And it's not 99%, it's 97%. And that famous 97% was originally the result of a poll, so 77 out of 79 gave the right answer, and voila, 97% was spawned. Ok, so that lead Cook et al to get his mates to run a wider literature search (abstracts only), rate those based on their belief and publish more papers confirming observer bias.
Of course if you have a source for your 99% claim, feel free to cite it. If not, there's still some interesting science happening, even if 99% of scientists think it's all settled. One of my favorites being this-
Because initial OCO-2 results showed highest CO2 concentrations in the Southern Hemisphere. Initial attempts to link that to anthropogenic activity blamed it on burning.. But nature produces waaaaay more CO2 than humans. I guess Greta should be telling us to concrete over the rainforests so stuff doesn't grow, die, decay and we disrupt that carbon cycle..
Any "X% agree that..." statement used to settle an argument is political, not scientific. Science simply does not operate this way. On the other hand, this is the very basis of (democratic) political process...
It could be scientific, ie a well conducted survey could come up with a statistically significant 97%. Problem is although the origins came from peer-reviewed publications, the studies were.. flawed. Ok, that's science. Publish and be damned, yet in this case, critics were attacked. Normally there could be an errata, or the paper withdrawn, or a revised paper submitted.. That's the way science should operate.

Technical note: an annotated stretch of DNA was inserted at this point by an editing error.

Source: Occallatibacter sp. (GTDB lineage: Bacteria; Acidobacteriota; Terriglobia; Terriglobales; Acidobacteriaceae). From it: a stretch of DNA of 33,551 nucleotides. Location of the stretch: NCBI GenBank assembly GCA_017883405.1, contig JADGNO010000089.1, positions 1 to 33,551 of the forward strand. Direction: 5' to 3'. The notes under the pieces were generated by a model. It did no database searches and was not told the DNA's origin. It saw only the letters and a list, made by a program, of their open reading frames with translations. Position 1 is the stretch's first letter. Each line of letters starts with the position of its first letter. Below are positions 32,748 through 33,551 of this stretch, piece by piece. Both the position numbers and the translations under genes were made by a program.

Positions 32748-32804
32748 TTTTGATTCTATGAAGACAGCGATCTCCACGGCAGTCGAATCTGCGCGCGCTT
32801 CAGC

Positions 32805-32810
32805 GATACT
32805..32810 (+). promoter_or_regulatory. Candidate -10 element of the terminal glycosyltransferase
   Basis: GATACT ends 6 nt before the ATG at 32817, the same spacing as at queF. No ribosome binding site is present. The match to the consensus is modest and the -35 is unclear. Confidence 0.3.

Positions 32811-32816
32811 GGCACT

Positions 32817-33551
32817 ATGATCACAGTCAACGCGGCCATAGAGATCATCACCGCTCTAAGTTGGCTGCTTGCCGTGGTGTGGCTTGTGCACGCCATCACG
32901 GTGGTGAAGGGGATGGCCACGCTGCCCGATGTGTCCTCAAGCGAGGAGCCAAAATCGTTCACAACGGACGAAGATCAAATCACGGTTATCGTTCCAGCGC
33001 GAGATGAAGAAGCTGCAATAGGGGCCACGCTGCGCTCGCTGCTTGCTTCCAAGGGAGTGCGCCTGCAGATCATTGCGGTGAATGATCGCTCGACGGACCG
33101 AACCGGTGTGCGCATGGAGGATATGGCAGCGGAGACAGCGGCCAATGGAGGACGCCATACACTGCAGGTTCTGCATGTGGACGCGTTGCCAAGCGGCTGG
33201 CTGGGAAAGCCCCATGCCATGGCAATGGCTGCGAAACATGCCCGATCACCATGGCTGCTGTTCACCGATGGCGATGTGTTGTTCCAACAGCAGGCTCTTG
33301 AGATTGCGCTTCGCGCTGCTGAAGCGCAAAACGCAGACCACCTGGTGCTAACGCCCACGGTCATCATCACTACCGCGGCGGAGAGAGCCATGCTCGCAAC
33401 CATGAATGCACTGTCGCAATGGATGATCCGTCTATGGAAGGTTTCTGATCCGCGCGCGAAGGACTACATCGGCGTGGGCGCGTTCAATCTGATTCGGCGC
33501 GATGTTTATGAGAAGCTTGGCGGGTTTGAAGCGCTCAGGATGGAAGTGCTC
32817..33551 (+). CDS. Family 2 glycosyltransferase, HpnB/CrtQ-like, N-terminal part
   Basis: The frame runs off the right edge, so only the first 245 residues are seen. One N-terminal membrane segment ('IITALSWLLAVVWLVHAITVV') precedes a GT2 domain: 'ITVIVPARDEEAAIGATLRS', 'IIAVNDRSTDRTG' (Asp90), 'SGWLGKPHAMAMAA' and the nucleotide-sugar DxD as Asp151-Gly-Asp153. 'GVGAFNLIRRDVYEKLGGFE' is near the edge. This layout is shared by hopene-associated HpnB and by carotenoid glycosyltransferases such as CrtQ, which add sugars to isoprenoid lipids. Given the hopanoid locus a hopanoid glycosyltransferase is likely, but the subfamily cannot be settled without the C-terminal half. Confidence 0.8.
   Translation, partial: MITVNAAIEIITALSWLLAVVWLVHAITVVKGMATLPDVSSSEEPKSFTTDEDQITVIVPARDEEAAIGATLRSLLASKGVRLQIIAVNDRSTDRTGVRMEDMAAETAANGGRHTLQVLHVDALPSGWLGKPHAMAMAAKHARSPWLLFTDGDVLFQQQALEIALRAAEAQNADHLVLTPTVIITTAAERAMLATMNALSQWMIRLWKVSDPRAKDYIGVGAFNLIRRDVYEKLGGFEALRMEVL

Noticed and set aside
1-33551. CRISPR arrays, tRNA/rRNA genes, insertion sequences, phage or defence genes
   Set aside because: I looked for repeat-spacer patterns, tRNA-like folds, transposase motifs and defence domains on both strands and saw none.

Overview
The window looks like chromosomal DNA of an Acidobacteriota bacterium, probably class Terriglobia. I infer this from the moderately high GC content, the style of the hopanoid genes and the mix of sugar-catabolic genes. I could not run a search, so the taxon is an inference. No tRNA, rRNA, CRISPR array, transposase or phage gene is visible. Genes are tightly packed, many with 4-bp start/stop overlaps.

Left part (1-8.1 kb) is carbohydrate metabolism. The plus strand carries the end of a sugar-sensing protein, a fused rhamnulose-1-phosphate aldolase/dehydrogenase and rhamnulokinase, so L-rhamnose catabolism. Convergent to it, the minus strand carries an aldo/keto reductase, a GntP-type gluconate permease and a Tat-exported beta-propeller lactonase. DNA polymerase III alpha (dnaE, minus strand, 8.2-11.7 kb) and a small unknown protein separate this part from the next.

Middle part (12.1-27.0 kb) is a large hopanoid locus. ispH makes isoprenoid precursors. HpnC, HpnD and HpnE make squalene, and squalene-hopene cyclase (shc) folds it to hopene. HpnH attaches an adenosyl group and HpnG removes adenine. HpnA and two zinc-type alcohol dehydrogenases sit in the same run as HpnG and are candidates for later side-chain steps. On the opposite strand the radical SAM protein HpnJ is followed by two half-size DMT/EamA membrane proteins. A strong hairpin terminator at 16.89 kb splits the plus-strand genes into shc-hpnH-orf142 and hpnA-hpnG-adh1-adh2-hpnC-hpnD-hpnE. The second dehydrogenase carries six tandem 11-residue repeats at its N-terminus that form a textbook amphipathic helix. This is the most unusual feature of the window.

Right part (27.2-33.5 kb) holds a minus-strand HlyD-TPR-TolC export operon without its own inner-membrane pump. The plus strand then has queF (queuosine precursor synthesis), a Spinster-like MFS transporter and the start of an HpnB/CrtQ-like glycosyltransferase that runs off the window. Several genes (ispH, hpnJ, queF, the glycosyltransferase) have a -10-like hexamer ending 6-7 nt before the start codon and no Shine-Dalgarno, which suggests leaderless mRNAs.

I also remember a paper about warming on the WAIS* getting the cover of Nature. Yet the warming (and extent) was a processing artifact due to errors in the methodology. A paper explaining & demonstrating this was submitted, and held up in peer review.. Where the lead author discovered that one of the reviewers was the original critiqued paper's lead author. That should be an obvious conflict of interest, yet there was much outcry from certain sections of the climate 'science' community about publishing the reviewer's comments.
Which is why the antics of some climate scientists reflect badly on science in general, and reduced trust in scientists to present the facts. We're used to politicians and lobbyists lieing, but should be able to trust the scientific method.
WAIS= West Antarctic Ice Shelf.
I offer these two versions of a summary; you may wish to pay particular attention to the section "A peculiar kind of science" in the first:
It would also help if they learned a little history. They would then see that it has been hotter in the past - whoops, I forgot they are editing pat high temps out of the record.
History is written by the victors. Possibly with the help of 16yr old savants. Oh, irony vs 'scientific facts'. See also-
"And just for quoting or acting on these numbers, these scientific facts, we receive unimaginable amounts of hate and threats. We are being mocked and lied about by members of parliament and journalists," she added.
and the lede-
Teen activist Greta Thunberg has lashed out at French lawmakers for mocking her in a speech to parliament that was boycotted by far-right politicians.